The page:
Meanwhile, in 1977, Globetrotter sold WVON to Gannett along with WGCI-FM, the former WNUS-FM that Globetrotter had picked up when it acquired the 1390 frequency. WGCI was also programmed to appeal to black audiences, and it and other FM stations won away many of WVON's listeners. WGCI became so successful that Gannett changed the call letters of 1390 from WVON to WGCI(AM) in 1983.[10] Midway Broadcasting immediately filed a request with the FCC to change WXOL's call sign to WVON, thus returning the WVON call letters to their former home at 1450.

In 1986, WVON adopted its current black-oriented talk radio format.

On September 18, 2006, the station got another signal up grade when WVON's call letters and programming moved to 1690 AM broadcasting with 10,000 watts during the day. This happened when Midway Broadcasting took over management of the station using an LMA (like a lease agreement) on the frequency licensed to Berwyn, Illinois and owned by Clear Channel Communications (now known as iHeartMedia). The move displaced the oldies format of Clear Channel-operated WRLL on 1690. The WRLL call letters were assigned to Midway's half of the time-share on 1450.

HD programming

WVON is licensed to broadcast a hybrid (analog plus digital) signal on 1690 AM.[11]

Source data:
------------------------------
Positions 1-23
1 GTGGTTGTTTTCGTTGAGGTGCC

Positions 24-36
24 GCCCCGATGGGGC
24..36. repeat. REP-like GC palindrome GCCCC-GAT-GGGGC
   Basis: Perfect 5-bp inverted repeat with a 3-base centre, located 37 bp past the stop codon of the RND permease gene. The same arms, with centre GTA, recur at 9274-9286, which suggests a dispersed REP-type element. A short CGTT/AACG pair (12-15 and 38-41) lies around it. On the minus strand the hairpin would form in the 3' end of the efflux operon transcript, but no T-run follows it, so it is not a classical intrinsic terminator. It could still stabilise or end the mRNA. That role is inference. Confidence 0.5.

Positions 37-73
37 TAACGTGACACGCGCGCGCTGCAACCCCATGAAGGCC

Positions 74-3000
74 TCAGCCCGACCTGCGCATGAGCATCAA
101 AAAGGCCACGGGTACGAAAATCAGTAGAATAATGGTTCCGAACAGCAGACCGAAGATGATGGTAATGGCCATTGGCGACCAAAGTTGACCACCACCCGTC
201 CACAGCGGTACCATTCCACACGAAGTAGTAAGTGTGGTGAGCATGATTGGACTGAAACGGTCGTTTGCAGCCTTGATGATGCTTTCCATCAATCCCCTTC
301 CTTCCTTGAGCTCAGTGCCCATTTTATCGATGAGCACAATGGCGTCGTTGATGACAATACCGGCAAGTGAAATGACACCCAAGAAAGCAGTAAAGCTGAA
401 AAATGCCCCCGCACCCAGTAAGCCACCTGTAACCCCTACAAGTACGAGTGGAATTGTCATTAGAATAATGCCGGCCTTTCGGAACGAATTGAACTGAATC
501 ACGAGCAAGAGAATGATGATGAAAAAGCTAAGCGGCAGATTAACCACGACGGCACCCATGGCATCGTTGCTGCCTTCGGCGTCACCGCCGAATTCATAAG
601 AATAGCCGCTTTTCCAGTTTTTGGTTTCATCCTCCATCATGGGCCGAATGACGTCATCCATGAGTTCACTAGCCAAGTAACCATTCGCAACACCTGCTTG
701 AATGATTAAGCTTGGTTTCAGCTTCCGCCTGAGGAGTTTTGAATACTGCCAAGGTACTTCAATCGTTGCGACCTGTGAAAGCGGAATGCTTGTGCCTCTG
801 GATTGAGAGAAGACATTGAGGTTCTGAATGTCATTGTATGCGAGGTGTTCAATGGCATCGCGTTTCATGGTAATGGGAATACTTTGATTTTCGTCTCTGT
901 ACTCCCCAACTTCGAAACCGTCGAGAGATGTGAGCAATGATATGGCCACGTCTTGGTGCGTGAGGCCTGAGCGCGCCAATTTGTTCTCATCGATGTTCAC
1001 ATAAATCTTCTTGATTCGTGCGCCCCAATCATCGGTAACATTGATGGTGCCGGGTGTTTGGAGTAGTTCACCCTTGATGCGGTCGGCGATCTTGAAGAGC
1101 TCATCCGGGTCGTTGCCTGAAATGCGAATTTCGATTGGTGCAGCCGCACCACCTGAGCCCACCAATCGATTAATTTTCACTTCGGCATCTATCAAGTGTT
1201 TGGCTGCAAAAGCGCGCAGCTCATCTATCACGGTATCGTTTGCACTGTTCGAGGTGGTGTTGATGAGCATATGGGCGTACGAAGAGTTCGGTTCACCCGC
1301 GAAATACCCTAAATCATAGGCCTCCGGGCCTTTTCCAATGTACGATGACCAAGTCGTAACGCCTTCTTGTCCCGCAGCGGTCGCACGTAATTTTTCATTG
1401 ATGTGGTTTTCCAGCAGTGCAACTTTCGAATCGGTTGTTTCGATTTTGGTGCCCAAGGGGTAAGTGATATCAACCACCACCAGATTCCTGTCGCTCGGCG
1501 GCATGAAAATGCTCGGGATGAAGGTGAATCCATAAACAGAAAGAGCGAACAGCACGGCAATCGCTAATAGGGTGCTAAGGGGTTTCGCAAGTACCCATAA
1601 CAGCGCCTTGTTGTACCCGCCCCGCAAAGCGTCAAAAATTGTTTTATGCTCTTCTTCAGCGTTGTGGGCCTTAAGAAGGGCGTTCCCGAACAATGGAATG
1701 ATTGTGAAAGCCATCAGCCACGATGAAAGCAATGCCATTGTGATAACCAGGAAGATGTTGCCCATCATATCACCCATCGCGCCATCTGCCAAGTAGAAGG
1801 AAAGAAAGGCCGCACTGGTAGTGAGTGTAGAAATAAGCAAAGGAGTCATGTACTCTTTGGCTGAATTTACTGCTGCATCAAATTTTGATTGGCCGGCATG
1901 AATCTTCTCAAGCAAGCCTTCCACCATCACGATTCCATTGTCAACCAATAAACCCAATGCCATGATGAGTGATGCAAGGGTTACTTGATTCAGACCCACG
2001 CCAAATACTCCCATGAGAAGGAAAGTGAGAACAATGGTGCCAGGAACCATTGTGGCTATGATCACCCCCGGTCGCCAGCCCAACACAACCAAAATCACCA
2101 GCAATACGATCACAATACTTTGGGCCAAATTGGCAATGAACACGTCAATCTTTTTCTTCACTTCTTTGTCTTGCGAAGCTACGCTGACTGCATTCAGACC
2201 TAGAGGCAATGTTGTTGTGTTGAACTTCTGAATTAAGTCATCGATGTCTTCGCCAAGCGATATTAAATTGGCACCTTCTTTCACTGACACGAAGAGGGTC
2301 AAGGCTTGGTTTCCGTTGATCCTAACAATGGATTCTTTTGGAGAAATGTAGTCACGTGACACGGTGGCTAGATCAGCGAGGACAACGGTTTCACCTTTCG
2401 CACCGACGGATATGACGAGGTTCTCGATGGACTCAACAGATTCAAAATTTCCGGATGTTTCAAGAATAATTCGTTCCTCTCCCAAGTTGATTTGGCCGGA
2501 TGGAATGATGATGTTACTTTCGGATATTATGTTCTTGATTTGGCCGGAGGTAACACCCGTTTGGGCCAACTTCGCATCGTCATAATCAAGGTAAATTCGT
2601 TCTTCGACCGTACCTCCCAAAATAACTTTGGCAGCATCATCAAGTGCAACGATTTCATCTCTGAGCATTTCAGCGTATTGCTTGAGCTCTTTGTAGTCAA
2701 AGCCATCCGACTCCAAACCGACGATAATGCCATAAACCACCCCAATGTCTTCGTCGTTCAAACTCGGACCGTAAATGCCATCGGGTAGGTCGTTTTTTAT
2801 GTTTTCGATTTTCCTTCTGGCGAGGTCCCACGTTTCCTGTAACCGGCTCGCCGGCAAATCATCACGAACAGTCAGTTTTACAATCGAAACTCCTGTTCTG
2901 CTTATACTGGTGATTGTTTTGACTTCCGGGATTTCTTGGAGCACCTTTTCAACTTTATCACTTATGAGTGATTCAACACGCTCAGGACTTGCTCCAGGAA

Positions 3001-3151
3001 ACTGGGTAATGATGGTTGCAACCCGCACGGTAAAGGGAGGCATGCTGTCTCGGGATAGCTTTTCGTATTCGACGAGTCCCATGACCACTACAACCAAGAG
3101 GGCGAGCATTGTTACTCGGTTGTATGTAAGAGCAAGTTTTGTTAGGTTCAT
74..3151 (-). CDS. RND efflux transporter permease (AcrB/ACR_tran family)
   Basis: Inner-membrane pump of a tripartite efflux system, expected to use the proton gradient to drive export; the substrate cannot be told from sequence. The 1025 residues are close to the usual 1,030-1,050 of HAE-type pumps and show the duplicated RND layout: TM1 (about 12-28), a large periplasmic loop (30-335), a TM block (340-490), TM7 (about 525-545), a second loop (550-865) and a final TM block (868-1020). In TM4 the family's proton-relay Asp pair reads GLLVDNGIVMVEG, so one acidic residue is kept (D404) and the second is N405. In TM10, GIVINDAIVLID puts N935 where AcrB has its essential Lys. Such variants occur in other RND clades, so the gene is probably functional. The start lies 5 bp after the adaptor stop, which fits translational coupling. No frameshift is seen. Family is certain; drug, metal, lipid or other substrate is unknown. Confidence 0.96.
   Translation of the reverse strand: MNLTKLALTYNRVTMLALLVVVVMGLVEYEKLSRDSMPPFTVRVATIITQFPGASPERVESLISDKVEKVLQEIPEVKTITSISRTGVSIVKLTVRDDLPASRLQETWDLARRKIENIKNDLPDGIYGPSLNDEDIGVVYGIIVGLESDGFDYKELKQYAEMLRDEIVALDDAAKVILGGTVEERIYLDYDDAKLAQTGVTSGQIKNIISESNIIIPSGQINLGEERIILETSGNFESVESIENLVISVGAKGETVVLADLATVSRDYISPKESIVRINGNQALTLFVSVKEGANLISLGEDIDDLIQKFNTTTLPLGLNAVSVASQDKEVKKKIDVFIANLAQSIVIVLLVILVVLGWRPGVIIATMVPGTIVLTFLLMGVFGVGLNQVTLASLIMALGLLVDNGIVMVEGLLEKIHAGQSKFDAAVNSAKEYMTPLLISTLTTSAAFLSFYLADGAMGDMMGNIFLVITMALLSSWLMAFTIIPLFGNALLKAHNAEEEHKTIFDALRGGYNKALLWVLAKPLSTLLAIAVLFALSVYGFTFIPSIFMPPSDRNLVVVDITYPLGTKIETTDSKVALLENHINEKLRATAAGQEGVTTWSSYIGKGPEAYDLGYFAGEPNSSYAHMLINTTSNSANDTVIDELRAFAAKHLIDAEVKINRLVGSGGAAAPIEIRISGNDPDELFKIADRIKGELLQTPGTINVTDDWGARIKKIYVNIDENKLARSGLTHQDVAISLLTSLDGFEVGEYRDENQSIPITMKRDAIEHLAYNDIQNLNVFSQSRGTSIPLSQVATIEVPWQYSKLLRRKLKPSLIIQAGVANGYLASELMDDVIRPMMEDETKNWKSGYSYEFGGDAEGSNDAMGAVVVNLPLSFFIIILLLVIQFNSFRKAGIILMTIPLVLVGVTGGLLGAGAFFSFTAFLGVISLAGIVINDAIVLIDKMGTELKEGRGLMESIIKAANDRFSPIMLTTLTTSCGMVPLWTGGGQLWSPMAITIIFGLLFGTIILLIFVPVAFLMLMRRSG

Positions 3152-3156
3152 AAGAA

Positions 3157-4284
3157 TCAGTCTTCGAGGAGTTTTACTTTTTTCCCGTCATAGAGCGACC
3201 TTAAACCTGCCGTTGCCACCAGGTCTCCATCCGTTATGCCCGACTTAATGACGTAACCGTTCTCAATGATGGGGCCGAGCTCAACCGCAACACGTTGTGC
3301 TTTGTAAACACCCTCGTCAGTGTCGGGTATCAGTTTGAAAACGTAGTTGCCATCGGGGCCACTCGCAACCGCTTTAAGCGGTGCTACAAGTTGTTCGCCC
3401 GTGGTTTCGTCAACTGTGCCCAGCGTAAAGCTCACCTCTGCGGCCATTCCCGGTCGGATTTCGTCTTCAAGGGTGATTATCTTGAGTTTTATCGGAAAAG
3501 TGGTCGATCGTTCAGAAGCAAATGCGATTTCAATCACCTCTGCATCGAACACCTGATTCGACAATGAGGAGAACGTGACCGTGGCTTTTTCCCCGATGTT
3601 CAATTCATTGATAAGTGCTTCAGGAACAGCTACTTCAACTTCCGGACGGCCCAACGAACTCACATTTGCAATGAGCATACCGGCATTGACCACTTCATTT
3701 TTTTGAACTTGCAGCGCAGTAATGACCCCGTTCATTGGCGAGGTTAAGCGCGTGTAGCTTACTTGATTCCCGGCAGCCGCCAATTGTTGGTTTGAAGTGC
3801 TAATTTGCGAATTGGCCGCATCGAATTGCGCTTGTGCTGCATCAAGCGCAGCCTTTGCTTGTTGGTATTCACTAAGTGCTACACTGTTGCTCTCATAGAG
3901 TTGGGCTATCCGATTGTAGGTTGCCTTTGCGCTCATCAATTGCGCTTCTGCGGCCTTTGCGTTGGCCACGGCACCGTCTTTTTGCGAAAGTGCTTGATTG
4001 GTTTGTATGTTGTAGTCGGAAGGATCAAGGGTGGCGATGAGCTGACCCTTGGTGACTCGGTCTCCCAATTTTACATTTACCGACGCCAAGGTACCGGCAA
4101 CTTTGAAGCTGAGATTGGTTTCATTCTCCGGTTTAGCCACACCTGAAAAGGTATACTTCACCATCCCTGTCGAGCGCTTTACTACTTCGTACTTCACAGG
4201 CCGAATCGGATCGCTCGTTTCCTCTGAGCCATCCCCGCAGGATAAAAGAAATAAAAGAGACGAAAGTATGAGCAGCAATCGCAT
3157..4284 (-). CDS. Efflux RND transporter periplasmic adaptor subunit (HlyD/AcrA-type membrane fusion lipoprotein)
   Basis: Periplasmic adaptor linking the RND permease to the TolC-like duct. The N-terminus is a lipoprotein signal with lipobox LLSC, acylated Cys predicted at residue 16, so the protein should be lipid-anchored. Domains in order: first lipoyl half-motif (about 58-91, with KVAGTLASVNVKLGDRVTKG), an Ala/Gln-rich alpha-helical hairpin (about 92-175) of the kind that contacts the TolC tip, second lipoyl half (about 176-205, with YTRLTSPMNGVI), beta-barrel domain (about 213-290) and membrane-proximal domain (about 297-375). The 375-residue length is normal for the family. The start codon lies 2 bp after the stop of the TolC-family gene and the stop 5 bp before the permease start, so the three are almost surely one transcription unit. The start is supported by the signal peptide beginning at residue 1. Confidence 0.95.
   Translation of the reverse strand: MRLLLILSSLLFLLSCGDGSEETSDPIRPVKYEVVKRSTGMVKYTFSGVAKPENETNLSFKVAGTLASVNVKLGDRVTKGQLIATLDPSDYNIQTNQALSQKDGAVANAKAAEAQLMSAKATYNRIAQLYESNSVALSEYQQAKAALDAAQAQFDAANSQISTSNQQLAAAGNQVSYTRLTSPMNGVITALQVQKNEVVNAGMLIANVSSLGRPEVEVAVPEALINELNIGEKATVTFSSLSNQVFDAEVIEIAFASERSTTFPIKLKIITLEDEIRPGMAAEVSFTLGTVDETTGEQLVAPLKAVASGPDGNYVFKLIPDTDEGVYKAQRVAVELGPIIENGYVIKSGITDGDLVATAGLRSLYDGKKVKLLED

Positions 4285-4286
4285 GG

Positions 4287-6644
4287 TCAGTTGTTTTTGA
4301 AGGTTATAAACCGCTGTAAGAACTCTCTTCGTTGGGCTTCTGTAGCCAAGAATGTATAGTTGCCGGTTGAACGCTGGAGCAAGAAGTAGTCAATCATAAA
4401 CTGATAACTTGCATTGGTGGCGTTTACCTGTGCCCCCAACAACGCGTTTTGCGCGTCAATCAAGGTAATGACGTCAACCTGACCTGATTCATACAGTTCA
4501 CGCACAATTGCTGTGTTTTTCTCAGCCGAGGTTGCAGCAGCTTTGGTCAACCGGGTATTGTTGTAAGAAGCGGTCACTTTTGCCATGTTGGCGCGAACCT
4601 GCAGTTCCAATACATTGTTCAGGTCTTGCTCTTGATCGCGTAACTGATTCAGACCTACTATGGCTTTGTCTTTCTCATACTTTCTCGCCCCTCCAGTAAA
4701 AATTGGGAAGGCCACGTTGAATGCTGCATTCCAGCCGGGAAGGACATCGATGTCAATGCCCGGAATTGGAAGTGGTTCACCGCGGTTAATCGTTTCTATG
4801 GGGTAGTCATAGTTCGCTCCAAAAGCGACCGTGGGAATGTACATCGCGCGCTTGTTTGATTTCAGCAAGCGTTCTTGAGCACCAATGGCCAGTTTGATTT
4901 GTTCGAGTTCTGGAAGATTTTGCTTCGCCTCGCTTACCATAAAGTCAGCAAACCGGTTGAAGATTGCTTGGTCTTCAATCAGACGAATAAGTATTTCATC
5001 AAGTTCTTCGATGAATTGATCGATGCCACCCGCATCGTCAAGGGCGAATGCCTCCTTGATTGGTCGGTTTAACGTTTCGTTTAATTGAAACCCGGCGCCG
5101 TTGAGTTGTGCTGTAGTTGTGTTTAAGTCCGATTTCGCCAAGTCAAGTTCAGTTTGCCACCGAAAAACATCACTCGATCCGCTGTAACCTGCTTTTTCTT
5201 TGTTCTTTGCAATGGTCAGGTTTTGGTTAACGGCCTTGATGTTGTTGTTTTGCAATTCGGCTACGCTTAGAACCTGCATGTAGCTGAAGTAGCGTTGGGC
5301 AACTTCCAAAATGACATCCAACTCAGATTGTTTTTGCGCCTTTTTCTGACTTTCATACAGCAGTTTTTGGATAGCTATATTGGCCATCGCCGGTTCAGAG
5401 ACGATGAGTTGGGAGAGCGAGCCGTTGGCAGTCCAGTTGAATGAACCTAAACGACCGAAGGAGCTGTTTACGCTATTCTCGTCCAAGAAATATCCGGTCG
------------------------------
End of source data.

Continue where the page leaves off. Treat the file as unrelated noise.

1. ^ a b 50 years of Chicago's WVON: A Chicago voice that echoes nationwide Reich, Howard. Chicago Tribune. March 29, 2013. Accessed December 30, 2013
  2. ^
  3. ^ Columbia College-Inside the Radio Studio with Dick Biondi & Herb Kent-100 Years On the Air-April 10, 2010 Archived May 20, 2010, at the Wayback Machine
  4. ^ Forgotten April 2, 2010-transcript of Robert Feder's Chicago Sun-Times column about the event
  5. ^ Herb Kent-Radio Hall of Fame
  6. ^ Kent, Herb; Smallwood, David, eds. (2009), The Cool Gent: The Nine Lives of Radio Legend Herb Kent, Lawrence Hill Books, p. 272, ISBN 1-55652-774-8, retrieved 2010-04-27
  7. ^ Deeb, Gary (February 6, 1975). Chicago Tribune. pp. B10. Missing or empty |title= (help)
  8. ^ "Classics on AM in Heavy Return to Chi Territory", Billboard. September 11, 1976. p. 39. Retrieved May 12, 2019.
  9. ^ "Frequent Pals: Polka /R&B", Billboard. August 4, 1979. p. 20. Retrieved April 1, 2019.
  10. ^ "Call letters", Broadcasting. October 17, 1983. p. 82. Retrieved May 8, 2019.
  11. ^ Archived 2016-09-16 at the Wayback Machine HD Radio Guide for Chicago

External links

This page was last edited on 20 November 2019, at 22:39
Basis of this page is in Wikipedia. Text is available under the CC BY-SA 3.0 Unported License. Non-text media are available under their specified licenses. Wikipedia® is a registered trademark of the Wikimedia Foundation, Inc. WIKI 2 is an independent company and has no affiliation with Wikimedia Foundation.